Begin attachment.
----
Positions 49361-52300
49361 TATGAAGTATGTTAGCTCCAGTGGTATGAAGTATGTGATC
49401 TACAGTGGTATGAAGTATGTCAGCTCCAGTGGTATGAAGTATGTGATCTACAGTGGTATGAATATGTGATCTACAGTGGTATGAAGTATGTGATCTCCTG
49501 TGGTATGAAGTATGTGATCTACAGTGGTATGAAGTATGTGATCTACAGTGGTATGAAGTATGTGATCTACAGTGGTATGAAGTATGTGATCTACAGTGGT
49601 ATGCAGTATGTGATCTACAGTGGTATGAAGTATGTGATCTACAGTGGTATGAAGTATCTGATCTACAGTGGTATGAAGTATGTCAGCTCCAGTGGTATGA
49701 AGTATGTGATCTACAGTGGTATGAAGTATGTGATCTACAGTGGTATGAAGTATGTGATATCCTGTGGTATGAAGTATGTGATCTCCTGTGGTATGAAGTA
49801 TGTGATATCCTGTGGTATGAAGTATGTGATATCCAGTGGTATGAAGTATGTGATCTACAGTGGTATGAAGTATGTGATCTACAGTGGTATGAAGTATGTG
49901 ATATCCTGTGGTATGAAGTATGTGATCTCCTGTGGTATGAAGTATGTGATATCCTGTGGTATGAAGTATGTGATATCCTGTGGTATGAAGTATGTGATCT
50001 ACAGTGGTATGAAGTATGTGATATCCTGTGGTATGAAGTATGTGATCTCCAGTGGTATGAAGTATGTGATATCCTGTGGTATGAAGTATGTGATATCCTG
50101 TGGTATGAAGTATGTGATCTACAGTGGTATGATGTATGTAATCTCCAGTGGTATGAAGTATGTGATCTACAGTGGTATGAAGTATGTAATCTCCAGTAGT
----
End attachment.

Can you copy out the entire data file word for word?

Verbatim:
Positions 49361-52300
49361 TATGAAGTATGTTAGCTCCAGTGGTATGAAGTATGTGATC
49401 TACAGTGGTATGAAGTATGTCAGCTCCAGTGGTATGAAGTATGTGATCTACAGTGGTATGAATATGTGATCTACAGTGGTATGAAGTATGTGATCTCCTG
49501 TGGTATGAAGTATGTGATCTACAGTGGTATGAAGTATGTGATCTACAGTGGTATGAAGTATGTGATCTACAGTGGTATGAAGTATGTGATCTACAGTGGT
49601 ATGCAGTATGTGATCTACAGTGGTATGAAGTATGTGATCTACAGTGGTATGAAGTATCTGATCTACAGTGGTATGAAGTATGTCAGCTCCAGTGGTATGA
49701 AGTATGTGATCTACAGTGGTATGAAGTATGTGATCTACAGTGGTATGAAGTATGTGATATCCTGTGGTATGAAGTATGTGATCTCCTGTGGTATGAAGTA
49801 TGTGATATCCTGTGGTATGAAGTATGTGATATCCAGTGGTATGAAGTATGTGATCTACAGTGGTATGAAGTATGTGATCTACAGTGGTATGAAGTATGTG
49901 ATATCCTGTGGTATGAAGTATGTGATCTCCTGTGGTATGAAGTATGTGATATCCTGTGGTATGAAGTATGTGATATCCTGTGGTATGAAGTATGTGATCT
50001 ACAGTGGTATGAAGTATGTGATATCCTGTGGTATGAAGTATGTGATCTCCAGTGGTATGAAGTATGTGATATCCTGTGGTATGAAGTATGTGATATCCTG
50101 TGGTATGAAGTATGTGATCTACAGTGGTATGATGTATGTAATCTCCAGTGGTATGAAGTATGTGATCTACAGTGGTATGAAGTATGTAATCTCCAGTAGT